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Brunei Government Provides Free Old Age Pensions
Datin Hjh Adina Othman (L) speaks at the Women Council of Brunei Darussalam’s ‘Jalinan Kasih’ event yesterday as Pg Datin Paduka Hjh Mariam Pg Hj Mattarsat (R), the council president, looks on. BT/Rasidah Bakar
BANDAR SERI BEGAWAN, Monday, November 10, 2014 - THE government is projected to spend about $80 million for old age pension to 27,166 senior citizen
This was based on the calculation made by The Brunei Times on the number of old age pension recipients, which was shared by the Deputy Minister of Culture, Youth and Sports yesterday.
Up to September this year, a total of 27,166 senior citizen received old age pension, said Datin Paduka Hjh Adina Othman, Deputy Minister of Culture, Youth and Sports at the Women Coun-cil of Brunei Darussalam’s ‘Jalinan Kasih’ event to celebrate 10 of their senior citizen members at Park View hotel in Jerudong yesterday.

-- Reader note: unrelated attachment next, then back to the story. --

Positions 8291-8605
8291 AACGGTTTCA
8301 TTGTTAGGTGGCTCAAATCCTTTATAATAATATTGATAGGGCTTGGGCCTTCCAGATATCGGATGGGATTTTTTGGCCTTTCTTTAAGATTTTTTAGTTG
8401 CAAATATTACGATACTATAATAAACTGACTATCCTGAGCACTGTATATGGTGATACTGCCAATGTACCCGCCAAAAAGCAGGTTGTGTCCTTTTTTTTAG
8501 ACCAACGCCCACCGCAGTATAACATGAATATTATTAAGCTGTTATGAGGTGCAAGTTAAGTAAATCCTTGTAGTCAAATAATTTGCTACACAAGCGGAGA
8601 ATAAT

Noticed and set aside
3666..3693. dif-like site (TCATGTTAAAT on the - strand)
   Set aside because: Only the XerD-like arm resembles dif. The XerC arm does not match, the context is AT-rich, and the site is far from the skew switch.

These members were still active in contributing to their respective associations. They were from Women’s Institute of Brunei Darussalam (WI), the Brunei Government Senior Officers Wives Welfare Association (BISTARI), Belait District Women Welfare Association (PKP) and the Brunei Malay Teachers Association (PGGMB).
In Brunei, senior citizen is defined as aged 60 years old and above. The life expectancy for male in 2013 is 75.7 years while for women it is 78.4. The Department of Economic Planning and Development estimated that senior citizen will increase from 25,900 in 2013 (6.4 per cent of total population) to 64,158 in 2030, an increase of 1.7 per cent, she said.